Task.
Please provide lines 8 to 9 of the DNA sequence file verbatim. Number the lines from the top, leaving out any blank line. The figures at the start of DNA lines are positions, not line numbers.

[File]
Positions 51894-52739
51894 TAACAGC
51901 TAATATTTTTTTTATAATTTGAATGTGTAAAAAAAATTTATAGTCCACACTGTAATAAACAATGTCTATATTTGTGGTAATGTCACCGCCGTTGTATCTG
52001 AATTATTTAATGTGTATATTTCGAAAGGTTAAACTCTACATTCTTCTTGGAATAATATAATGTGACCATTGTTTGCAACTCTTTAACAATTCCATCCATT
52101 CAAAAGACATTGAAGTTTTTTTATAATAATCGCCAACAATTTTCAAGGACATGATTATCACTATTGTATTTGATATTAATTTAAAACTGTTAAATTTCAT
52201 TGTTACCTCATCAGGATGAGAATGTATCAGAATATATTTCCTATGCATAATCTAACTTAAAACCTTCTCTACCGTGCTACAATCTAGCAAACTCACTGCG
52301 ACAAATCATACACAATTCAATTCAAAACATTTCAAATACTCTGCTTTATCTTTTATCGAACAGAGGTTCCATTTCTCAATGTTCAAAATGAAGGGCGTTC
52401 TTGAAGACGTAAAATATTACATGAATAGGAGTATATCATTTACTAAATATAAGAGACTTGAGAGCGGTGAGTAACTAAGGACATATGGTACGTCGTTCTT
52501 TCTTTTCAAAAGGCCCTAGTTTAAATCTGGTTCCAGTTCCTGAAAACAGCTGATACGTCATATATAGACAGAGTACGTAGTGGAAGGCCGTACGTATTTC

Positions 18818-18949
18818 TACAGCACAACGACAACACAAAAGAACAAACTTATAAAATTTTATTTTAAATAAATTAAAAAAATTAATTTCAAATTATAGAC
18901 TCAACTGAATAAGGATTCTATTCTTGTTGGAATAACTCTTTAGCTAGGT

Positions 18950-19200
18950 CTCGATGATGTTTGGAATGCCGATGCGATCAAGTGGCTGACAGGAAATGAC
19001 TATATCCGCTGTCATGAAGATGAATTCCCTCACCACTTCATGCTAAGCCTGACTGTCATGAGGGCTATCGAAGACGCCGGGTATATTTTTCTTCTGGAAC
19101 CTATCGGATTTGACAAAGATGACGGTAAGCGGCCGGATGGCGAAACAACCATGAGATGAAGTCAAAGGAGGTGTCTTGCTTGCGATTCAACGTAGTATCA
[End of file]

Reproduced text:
52401 TTGAAGACGTAAAATATTACATGAATAGGAGTATATCATTTACTAAATATAAGAGACTTGAGAGCGGTGAGTAACTAAGGACATATGGTACGTCGTTCTT
52501 TCTTTTCAAAAGGCCCTAGTTTAAATCTGGTTCCAGTTCCTGAAAACAGCTGATACGTCATATATAGACAGAGTACGTAGTGGAAGGCCGTACGTATTTC